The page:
Reality or Bias - Can you spot the difference?
"You should tell that story to everyone who comes to see you for therapy."
I often tell stories to my clients in the hope that something in the tale will have an impact on their situation and help initiate change. If someone comes to me with anxiety, I could explain anxiety to them as a neurological event, analyse their situation and explore intellectually what was helping maintain their anxiety. Would this help? Yes, to a certain degree. However, stories often help us learn to see things more clearly. The cultural history of humanity abounds with illustrative tales designed to create a deeper understanding of self and our relationship to the world. My client, Adam, whom I've quoted above, was urging me to share the following story more widely as it helped him see his negative bias towards life and how he was fueling his anxiety.
The story I am about to tell is not overly complex or unique but it is true and happened to me. It's a good example of how our brains seem to be hard wired to focus on danger, which can lead to creating anxiety conditions and with repetition a negative bias towards reality. This pattern then becomes a closed negative feedback loop within which we lose track of the potential positives which surround us.
It is also a story of hope - we also have an amazing capacity to learn; to retrain our minds; to create a sense of well being and establish a greater connection with others.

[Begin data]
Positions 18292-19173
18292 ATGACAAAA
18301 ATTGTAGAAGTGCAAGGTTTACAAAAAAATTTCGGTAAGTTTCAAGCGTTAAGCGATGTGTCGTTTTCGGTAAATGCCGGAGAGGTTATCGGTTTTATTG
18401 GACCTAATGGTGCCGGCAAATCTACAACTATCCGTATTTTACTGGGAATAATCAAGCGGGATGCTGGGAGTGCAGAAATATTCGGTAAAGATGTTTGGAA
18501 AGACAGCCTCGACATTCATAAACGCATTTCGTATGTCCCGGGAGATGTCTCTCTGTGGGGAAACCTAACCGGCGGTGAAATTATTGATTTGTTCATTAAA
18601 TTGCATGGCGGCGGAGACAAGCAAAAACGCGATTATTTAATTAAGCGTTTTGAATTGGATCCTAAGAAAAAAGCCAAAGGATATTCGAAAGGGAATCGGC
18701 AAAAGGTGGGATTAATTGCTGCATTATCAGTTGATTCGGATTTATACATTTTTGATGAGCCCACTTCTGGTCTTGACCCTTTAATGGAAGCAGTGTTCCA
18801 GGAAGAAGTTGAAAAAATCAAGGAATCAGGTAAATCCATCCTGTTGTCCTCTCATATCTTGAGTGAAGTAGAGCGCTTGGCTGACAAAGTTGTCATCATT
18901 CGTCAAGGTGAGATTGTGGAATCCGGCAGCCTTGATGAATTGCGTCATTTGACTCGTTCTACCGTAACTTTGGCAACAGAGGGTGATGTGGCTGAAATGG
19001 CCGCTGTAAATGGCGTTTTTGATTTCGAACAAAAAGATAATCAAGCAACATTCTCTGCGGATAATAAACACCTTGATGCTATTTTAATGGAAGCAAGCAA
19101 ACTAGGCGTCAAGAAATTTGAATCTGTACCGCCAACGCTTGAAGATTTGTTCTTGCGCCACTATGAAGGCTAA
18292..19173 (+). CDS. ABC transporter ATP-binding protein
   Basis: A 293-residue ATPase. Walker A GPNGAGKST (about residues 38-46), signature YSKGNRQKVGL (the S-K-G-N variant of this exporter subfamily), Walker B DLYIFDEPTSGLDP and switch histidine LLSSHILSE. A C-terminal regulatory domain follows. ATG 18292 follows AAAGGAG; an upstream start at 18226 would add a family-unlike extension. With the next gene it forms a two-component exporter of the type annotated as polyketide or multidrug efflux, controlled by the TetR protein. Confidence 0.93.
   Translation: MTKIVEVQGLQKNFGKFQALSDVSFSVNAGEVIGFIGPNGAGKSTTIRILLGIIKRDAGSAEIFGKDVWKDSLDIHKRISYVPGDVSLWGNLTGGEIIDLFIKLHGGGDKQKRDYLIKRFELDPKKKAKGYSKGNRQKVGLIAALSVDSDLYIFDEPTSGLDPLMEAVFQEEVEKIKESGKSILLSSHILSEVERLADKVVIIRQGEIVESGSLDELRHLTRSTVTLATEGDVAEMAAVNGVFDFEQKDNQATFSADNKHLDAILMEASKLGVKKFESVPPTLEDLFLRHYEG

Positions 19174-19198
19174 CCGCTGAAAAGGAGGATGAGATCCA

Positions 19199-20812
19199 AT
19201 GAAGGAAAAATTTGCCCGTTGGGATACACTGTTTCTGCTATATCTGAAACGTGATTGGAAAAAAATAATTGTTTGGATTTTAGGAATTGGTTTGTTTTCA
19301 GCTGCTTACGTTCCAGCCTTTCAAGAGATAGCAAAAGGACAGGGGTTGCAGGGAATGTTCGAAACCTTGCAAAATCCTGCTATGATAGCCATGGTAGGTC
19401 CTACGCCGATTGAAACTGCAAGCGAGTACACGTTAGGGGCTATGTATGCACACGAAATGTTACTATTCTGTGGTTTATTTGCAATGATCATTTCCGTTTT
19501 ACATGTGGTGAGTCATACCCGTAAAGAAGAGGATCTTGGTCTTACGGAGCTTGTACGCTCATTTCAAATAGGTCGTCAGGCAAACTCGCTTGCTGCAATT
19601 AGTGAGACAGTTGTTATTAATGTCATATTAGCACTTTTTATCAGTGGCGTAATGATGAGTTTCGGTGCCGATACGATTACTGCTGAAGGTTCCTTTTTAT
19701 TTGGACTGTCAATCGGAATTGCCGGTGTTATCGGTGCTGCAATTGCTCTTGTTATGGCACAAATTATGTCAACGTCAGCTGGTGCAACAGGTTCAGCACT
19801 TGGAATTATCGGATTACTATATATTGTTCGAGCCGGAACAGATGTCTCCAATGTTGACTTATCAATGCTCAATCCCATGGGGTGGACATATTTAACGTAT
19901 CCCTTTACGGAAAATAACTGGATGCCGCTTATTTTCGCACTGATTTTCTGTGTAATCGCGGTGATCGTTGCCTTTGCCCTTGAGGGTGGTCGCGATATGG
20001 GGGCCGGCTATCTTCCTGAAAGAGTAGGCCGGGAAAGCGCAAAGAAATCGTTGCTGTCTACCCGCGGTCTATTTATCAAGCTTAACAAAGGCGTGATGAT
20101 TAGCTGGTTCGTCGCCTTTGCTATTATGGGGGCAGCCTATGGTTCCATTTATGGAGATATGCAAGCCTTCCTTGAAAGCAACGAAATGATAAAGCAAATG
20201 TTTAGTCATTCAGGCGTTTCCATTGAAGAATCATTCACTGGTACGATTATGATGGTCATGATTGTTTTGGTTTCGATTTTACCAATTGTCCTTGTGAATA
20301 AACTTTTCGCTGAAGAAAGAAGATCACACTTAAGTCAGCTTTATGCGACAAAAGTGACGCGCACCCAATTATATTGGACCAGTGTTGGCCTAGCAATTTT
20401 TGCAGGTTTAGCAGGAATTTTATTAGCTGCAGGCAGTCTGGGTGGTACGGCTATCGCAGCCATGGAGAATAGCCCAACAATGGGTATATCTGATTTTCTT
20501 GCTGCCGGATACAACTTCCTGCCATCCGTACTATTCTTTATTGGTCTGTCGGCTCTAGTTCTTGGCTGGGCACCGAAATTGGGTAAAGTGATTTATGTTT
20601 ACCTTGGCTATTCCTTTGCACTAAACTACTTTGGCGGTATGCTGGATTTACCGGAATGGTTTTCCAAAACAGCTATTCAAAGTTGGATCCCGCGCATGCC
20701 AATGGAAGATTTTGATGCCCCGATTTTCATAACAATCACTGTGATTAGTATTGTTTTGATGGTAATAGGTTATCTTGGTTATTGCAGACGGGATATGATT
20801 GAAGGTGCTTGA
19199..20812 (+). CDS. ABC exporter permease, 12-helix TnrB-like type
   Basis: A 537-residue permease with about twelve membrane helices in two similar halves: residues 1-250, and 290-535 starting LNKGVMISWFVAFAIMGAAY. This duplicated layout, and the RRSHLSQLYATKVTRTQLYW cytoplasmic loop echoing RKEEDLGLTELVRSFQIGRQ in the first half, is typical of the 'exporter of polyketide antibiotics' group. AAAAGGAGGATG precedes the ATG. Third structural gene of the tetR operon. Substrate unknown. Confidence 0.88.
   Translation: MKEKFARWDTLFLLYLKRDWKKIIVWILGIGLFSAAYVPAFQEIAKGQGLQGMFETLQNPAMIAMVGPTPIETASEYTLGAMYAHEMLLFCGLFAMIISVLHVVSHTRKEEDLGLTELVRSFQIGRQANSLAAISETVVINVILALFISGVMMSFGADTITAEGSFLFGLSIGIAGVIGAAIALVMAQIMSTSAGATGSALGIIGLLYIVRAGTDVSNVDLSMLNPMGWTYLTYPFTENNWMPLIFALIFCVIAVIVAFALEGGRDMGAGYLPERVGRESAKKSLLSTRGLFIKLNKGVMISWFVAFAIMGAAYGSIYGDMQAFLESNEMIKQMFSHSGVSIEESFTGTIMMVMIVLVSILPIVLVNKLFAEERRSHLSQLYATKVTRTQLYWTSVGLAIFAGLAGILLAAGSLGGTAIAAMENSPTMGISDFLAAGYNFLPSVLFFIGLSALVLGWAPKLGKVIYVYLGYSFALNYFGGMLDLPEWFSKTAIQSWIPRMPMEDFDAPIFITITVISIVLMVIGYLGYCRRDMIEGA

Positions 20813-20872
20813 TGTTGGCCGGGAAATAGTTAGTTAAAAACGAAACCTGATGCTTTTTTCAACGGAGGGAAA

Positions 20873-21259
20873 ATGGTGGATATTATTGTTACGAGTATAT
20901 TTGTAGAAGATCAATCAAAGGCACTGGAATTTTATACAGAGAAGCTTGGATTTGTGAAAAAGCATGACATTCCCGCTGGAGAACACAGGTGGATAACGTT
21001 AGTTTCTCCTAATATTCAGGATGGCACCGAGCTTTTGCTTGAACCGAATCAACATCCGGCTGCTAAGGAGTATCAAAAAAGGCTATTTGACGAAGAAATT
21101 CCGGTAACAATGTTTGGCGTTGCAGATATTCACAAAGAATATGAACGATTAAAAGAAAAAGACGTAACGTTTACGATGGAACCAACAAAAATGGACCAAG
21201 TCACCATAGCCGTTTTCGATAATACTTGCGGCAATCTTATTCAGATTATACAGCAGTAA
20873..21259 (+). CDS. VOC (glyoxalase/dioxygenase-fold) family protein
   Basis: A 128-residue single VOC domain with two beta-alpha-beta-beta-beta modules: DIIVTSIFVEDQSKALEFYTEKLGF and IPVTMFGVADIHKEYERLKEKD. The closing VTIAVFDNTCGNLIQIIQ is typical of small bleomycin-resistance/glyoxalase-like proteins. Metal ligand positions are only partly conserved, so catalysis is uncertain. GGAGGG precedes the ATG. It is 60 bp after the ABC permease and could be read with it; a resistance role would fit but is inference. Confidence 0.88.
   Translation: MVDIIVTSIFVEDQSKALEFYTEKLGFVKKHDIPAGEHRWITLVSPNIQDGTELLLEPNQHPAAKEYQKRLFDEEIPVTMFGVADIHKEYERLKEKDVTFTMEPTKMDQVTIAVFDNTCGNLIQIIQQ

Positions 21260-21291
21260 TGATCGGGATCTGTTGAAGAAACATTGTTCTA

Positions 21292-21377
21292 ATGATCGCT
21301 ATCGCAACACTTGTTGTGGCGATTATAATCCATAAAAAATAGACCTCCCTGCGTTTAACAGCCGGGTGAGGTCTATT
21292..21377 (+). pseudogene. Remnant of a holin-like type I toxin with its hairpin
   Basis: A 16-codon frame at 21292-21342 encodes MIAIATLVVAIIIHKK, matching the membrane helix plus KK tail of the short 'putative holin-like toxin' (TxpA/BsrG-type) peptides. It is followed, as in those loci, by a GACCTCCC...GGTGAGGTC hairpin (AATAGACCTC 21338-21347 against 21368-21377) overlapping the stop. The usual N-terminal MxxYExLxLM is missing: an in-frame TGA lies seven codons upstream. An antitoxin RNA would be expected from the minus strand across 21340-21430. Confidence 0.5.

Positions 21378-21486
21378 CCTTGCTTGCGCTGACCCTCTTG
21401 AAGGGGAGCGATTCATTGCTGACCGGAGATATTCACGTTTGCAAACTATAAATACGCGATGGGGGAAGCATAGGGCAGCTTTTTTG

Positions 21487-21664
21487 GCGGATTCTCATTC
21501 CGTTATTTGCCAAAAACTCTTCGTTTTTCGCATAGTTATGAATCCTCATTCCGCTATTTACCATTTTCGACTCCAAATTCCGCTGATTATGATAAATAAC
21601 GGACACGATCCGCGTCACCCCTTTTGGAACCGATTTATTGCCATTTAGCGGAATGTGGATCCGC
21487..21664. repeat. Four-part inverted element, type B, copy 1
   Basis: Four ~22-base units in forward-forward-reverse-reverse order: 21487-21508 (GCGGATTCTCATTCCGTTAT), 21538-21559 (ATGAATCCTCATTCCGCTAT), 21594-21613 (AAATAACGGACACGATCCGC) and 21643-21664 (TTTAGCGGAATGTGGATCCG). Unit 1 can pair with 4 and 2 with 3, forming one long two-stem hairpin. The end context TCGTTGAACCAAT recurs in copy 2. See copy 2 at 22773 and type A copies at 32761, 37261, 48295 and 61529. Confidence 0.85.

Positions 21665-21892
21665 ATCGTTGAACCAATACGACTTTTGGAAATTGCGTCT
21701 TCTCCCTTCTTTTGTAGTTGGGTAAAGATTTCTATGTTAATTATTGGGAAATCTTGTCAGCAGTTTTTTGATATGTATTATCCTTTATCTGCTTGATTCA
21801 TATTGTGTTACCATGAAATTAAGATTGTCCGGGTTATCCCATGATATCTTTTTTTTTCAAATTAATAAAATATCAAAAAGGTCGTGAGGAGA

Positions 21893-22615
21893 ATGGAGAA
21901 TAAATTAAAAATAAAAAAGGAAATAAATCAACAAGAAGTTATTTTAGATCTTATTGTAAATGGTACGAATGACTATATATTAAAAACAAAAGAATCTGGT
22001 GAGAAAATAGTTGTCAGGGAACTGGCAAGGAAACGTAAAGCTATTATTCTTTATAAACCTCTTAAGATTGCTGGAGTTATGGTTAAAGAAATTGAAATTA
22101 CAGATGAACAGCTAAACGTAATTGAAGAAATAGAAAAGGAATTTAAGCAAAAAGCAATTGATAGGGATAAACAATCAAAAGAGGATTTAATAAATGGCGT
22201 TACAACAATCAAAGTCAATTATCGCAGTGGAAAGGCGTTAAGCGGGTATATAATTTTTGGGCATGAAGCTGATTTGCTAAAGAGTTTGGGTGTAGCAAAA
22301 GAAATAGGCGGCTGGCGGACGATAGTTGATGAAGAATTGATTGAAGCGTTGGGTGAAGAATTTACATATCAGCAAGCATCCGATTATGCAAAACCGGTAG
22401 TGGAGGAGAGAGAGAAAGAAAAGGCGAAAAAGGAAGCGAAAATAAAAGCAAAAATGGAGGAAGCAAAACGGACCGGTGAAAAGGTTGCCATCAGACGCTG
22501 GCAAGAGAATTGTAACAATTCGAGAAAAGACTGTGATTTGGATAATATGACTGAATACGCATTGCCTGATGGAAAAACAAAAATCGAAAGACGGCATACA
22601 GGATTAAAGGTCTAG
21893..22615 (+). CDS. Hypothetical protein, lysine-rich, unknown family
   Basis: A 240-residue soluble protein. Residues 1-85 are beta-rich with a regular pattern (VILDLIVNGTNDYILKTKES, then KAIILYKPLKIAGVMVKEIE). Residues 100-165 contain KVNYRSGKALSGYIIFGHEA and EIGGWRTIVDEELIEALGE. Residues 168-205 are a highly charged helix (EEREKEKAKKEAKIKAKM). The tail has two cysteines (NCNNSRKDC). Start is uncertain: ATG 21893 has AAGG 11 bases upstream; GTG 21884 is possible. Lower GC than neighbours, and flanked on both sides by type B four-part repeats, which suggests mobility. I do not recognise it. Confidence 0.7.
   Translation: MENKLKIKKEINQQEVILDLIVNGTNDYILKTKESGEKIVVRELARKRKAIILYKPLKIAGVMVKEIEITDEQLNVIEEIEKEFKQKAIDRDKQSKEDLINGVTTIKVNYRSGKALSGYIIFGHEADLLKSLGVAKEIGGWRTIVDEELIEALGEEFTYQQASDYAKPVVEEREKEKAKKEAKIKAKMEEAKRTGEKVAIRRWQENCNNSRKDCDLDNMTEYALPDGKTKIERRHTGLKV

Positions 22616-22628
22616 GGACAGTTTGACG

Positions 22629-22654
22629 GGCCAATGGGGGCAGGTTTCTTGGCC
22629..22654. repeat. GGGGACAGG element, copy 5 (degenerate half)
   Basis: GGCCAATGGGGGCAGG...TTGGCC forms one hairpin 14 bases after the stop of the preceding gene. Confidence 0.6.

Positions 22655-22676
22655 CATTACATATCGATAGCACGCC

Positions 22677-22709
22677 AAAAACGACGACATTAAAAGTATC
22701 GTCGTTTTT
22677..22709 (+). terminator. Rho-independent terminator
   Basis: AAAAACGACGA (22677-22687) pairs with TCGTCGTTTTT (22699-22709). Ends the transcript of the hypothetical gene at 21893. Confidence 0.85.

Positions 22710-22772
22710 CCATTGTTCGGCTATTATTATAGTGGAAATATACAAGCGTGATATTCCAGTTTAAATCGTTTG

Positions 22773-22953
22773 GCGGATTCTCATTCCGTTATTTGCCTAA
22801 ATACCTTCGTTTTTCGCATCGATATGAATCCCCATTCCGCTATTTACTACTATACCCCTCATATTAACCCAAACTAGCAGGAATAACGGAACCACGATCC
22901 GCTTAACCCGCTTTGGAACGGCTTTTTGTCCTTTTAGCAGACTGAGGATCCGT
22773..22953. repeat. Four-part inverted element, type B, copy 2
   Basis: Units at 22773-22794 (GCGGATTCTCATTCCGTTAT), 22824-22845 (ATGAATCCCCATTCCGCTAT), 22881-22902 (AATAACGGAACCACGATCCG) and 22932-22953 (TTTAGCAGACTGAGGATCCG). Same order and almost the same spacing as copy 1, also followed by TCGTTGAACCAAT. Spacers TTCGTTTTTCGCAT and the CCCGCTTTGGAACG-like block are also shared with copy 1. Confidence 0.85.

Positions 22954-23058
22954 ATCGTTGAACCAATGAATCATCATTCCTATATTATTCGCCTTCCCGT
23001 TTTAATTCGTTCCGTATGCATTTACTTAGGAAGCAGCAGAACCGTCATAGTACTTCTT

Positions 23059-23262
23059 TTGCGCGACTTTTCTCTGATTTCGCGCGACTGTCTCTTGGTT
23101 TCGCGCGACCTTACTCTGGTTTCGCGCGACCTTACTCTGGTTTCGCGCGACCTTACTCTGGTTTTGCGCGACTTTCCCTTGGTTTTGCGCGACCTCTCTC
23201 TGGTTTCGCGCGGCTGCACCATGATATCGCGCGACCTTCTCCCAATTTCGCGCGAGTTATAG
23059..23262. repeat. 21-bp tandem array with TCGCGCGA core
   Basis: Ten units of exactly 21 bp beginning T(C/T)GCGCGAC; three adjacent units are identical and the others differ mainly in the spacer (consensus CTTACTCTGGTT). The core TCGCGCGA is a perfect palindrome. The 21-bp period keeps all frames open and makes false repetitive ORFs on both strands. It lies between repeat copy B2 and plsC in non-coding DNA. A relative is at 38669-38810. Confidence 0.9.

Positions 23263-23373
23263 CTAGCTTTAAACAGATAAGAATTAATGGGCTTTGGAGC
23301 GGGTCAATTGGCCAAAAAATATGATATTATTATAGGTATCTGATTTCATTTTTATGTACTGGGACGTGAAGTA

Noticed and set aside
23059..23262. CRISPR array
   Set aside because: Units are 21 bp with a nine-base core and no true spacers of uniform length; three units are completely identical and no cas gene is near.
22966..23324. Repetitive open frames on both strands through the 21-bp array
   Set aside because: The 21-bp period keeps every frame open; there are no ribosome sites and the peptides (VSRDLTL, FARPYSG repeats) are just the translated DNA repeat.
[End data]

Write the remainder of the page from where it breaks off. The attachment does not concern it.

About 15 years ago, I lived about 5 miles outside a major city and cycled to work. The job I was doing was stressful and I was often anxious and angry. On my journey home, I had to cycle up a hill on a busy main road. My stress levels were already high after work and I often got home more wound up than I had been before the journey. During the cycle I found that I focused on every car that came too close to me and I hurled abuse at the driver. This was the cause of my increased stress on arriving home.
One day, however, I decided to have a reality check. Just how many drivers passed too close? Was it 50%? 30%? I cycled back that day and began to count. I also decided that every driver who gave me ample space would get a thank you.
To my surprise, I found that it was only about 5% of drivers who didn't give enough passing space. What was interesting also was that when I arrived home, after thanking all the other drivers, I felt more at ease. I had undone the negative bias, I had created, with a quick reality check and boosted my feelings of connection with others in the space of 20 minutes or so.
Adam, not his real name by the way, reported that the story had a positive influence on his life too, after the session - he's able to see his work colleagues as far less threatening as a result and leaves work with much less anxiety at the end of the day.